MONDAY, Jan. 28, 2019 (HealthDay News) -- Adolescents with higher levels of conduct disorder symptoms and greater rates of depressive symptoms have increased odds of reporting participation in the choking game, in which pressure is applied to the carotid artery to temporarily limit blood flow and oxygen, according to a study published online Jan. 28 in Pediatrics.
Grégory Michel, Ph.D., from the University of Bordeaux in France, and colleagues used data from two cross-sectional studies conducted in 2009 and 2013, respectively, among French middle school students. Data from 746 and 1,025 students, respectively, were merged and the demographic and clinical characteristics of youth reporting a lifetime participation in the choking game were examined.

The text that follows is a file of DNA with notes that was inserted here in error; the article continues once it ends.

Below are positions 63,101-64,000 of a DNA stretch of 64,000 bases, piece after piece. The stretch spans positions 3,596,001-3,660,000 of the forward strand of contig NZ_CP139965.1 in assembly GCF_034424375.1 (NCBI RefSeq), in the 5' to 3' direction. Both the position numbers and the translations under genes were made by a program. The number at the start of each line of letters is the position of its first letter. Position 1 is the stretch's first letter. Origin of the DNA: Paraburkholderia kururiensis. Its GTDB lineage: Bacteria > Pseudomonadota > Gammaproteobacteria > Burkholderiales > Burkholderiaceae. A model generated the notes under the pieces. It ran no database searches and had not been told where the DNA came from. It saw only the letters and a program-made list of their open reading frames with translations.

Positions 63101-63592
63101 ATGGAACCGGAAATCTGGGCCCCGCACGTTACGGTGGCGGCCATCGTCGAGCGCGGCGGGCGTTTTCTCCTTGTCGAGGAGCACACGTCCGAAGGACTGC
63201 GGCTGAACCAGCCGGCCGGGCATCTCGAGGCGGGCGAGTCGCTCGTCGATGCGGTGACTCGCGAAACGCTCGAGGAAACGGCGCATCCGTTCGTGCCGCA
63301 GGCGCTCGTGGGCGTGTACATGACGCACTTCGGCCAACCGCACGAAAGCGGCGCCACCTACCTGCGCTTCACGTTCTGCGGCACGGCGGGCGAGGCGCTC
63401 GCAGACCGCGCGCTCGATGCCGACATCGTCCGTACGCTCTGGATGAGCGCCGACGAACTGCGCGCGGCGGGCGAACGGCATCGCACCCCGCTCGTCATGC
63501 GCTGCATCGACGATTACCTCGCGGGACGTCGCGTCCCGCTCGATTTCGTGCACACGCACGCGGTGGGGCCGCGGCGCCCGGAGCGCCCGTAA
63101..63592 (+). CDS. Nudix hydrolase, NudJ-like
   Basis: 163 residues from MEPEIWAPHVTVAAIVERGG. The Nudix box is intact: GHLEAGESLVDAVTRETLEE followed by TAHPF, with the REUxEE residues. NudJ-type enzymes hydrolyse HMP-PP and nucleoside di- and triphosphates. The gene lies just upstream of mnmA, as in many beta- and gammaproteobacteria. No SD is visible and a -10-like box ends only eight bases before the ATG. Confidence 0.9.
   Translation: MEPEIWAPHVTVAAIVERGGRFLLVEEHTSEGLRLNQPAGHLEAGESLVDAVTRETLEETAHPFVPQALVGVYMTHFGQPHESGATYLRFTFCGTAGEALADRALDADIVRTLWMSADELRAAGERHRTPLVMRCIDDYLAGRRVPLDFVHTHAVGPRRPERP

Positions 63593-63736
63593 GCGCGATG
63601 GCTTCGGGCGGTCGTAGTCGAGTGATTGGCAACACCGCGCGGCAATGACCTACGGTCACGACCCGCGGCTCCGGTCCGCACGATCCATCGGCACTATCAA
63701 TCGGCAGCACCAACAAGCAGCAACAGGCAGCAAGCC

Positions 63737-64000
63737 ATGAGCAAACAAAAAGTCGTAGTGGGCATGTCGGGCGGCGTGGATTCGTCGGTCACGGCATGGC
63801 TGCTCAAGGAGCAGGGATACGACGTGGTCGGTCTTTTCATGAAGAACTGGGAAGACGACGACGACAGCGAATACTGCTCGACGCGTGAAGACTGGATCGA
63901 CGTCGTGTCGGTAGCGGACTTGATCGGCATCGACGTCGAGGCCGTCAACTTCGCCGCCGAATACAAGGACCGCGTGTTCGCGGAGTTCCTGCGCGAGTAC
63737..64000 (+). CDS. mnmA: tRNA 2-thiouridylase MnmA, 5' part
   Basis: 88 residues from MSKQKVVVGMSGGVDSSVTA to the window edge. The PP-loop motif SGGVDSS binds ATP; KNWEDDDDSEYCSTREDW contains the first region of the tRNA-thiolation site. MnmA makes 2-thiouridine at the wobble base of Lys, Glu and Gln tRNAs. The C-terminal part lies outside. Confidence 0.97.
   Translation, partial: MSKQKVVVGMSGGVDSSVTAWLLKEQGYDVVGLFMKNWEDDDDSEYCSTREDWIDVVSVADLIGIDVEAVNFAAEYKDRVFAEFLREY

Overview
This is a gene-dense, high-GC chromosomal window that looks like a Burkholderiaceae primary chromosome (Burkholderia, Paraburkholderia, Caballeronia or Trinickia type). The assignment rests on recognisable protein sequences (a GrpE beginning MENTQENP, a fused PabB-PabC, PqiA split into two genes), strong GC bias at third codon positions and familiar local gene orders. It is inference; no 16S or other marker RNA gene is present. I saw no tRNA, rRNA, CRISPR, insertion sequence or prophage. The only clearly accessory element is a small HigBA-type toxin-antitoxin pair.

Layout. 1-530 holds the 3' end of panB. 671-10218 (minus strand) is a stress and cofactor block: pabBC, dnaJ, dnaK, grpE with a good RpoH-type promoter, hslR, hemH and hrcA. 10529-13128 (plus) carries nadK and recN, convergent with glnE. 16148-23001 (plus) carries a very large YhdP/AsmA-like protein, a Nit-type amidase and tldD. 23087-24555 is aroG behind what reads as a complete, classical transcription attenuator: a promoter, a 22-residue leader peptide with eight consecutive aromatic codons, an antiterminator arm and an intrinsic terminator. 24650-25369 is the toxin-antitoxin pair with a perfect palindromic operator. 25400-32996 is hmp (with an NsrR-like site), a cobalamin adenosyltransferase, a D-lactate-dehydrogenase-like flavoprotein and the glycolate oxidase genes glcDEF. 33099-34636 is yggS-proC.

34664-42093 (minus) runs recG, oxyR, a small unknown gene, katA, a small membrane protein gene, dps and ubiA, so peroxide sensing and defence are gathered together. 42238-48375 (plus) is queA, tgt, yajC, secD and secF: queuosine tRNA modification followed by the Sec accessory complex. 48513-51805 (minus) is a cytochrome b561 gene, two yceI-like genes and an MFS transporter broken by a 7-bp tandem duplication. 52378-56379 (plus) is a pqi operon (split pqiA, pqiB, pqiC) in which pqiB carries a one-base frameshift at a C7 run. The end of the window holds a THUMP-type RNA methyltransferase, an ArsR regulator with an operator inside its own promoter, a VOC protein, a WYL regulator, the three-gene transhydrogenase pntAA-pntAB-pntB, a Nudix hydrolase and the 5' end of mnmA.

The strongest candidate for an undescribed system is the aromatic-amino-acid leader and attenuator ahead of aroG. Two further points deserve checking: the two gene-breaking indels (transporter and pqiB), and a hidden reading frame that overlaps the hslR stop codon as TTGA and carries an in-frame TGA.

The researchers found that the lifetime prevalence of choking game participation was 9.7 percent; there were no statistically significant differences between the sexes. The likelihood of reporting choking game participation was increased significantly in association with higher levels of conduct disorder symptoms and greater rates of depressive symptoms (odds ratios, 2.33 and 2.18, respectively).
"In the current study, we provide a new arena for research by enlarging the field of investigation concerning the risk factors that may predict the course of asphyxial activities," the authors write. "In terms of prevention, interventions designed specifically for at-risk individuals seem to be required."